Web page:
Student Self-Beliefs and Science Achievement in Ireland: Findings from the Third International Mathematics and Science Study (Timss)

By House, J. Daniel | International Journal of Instructional Media, Winter 2000 | Go to article overview

Student Self-Beliefs and Science Achievement in Ireland: Findings from the Third International Mathematics and Science Study (Timss)


House, J. Daniel, International Journal of Instructional Media


Several discussions of instructional design practices and models have emphasized the importance of student attitudes and motivation (Main, 1993; Spitzer, 1996). For instance, a motivational model of instructional design has been proposed for the improvement of instructional materials (Keller, 1983, 1984; Keller & Kopp, 1987) and that model has been tested in field settings (Visser & Keller, 1990). Further, a model of instructional design for application in higher education has integrated adult learning theory and the motivational model of instructional design (Bohlin, Milheim, & Viechnicki, 1993-1994). The importance of student motivation for the development of computer based instruction has been discussed (Hannafin & Rieber, 1989) and student attitudes and motivation are included in a proposed cognitive model of instructional design (Tennyson, 1992). Finally, there is an increasing recognition of the relationship between students' affective characteristics and their subsequent achievement outcomes (Pintrich, Cross, Kozma, & McKeachie, 1986).

A number of studies have assessed the relationship between student self-beliefs (such as academic self-concept and achievement expectancies) and subsequent science and mathematics achievement outcomes. For example, House (1993 c) found that students' self-appraisals of their overall academic ability were significantly related to grade performance in their science courses. Other research has shown that academic self-concept is significantly correlated with achievement in college chemistry (House, 1994, 1995b, 1996). With respect to mathematics achievement, student attitudes have been found to be predictive of performance in college algebra (House, 1993b, 1995c; Wheat, Tunnell, & Munday, 1991) and calculus (1995d). Similarly, mathematics self-efficacy was found to be a significant predictor of the mathematics achievement of high school students (Randhawa, Beamer, & Lundberg, 1993). Finally, other research has found that student self-beliefs are significantly related to achievement outcomes in other fields such as psychology (House, Keeley, & Hurst, 1996) and English (House & Prion, 1998), as well as other outcomes such as cumulative grade performance (House, 1993a, 1995a, 1997) and school withdrawal (House, 1992, 1993d).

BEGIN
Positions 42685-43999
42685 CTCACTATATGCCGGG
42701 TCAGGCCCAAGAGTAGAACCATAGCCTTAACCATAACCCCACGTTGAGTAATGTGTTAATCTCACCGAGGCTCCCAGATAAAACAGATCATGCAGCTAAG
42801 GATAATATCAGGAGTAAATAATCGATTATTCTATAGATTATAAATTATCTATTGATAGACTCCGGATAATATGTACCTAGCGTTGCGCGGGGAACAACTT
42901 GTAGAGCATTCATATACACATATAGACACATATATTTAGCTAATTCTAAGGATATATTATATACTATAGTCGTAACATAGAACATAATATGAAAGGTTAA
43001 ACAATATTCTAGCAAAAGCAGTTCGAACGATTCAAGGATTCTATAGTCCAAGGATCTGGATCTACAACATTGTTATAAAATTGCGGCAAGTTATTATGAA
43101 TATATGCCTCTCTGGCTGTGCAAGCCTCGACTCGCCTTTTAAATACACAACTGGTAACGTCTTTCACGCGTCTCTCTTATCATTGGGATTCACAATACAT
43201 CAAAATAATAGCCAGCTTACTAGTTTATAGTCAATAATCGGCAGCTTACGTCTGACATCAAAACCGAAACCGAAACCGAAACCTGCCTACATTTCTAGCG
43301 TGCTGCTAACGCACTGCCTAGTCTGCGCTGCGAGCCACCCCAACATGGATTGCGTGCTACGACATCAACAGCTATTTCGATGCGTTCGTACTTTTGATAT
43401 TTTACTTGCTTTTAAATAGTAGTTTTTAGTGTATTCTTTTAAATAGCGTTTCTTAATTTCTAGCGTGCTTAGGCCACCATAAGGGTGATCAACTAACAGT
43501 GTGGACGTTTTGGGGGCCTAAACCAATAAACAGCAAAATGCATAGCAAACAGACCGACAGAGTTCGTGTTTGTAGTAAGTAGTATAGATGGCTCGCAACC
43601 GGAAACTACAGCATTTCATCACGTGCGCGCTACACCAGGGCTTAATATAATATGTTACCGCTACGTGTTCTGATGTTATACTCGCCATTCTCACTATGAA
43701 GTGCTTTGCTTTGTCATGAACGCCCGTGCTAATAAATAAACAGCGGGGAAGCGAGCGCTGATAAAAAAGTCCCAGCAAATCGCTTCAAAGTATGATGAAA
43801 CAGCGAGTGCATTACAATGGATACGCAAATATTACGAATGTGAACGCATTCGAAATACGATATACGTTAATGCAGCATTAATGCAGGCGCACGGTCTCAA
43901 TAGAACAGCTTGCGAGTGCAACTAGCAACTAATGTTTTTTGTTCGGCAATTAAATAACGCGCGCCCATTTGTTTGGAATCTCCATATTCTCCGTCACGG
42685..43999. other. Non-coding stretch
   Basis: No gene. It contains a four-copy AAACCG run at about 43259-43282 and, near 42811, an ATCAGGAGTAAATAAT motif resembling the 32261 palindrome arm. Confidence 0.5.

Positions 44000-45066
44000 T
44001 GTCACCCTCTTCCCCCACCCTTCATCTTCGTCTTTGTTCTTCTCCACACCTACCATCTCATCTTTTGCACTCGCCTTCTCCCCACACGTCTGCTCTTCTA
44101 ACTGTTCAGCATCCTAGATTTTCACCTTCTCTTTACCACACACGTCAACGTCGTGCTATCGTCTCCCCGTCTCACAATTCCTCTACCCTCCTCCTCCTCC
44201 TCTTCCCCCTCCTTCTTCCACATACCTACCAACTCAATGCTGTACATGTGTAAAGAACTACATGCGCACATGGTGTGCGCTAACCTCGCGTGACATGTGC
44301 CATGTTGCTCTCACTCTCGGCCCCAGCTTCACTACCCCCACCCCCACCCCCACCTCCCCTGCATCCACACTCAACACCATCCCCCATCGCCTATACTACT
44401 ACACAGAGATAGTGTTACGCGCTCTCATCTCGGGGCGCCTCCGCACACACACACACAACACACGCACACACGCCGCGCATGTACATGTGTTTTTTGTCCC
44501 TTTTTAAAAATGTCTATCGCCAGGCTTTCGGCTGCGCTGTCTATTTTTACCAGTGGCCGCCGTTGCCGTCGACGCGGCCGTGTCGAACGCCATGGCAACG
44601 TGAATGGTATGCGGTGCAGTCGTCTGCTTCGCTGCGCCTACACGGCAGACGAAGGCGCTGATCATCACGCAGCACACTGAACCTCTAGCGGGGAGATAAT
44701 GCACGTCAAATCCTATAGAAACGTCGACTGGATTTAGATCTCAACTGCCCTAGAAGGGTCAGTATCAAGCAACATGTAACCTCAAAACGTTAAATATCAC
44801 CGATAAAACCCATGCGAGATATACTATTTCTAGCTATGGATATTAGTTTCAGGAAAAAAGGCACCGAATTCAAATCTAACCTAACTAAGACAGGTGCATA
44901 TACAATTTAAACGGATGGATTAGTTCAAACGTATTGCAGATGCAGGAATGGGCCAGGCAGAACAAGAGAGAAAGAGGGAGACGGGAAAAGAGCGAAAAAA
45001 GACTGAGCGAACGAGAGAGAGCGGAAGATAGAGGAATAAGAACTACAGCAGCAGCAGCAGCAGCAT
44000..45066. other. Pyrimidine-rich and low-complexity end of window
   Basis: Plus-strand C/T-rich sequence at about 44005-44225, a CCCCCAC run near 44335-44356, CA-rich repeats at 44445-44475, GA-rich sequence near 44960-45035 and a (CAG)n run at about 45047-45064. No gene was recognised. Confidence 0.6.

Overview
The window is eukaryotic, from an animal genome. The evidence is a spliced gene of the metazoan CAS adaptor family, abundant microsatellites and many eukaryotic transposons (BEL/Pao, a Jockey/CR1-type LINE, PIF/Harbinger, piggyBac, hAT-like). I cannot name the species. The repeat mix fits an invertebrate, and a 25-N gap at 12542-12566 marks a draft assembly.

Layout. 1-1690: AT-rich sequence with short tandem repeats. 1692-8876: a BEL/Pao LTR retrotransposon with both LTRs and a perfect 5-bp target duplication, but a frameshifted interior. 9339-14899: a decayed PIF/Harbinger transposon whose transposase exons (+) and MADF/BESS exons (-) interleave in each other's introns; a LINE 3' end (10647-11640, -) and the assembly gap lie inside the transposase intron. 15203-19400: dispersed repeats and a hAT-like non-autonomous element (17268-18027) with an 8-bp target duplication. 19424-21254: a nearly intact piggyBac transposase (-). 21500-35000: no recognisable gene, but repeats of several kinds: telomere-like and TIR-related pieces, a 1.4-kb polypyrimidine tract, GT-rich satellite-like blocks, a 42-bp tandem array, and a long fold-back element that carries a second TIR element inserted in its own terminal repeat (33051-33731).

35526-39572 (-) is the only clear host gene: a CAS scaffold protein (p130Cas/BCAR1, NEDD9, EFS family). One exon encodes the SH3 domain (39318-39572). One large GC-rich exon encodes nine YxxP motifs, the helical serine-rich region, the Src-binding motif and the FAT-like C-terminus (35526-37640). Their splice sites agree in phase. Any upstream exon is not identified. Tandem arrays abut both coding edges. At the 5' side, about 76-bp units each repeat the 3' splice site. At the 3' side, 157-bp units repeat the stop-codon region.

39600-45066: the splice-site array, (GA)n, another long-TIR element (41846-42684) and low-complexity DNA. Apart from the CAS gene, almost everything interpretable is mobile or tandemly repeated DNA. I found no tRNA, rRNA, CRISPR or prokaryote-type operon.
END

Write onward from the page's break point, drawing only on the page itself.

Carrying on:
A number of large-scale educational assessments of mathematics and science achievement have been conducted and the results have provided further understanding of student achievement (Mislevy, 1995). More specifically, comparisons of relative achievement levels, factors related to student achievement (such as student characteristics, instructional practices, and demographic variables) and cross-cultural comparisons of educational contexts have been conducted. The Third International Mathematics and Science Study (TIMSS) represents the largest and most comprehensive international comparison yet conducted (Martin, 1996) and data were collected regarding student achievement and factors related to science and mathematics performance (Schmidt & Cogan, 1996). Consequently, TIMSS represents a unique opportunity to investigate specific student characteristics and their relationships to science and mathematics achievement.

The purpose of this study was to investigate the relationships between student self-beliefs and science achievement using data from the Third International Mathematics and Science Study (TIMSS). Previous research findings from students enrolled at single institutions have indicated that significant correlations exist between students' beliefs and their achievement outcomes. This study was intended to examine the generalizability of those findings in a cross-cultural context.

METHOD

Students

The TIMSS sample design represented the selection of schools during the first stage of sampling and then classrooms within schools during the second stage (a two-stage cluster design).

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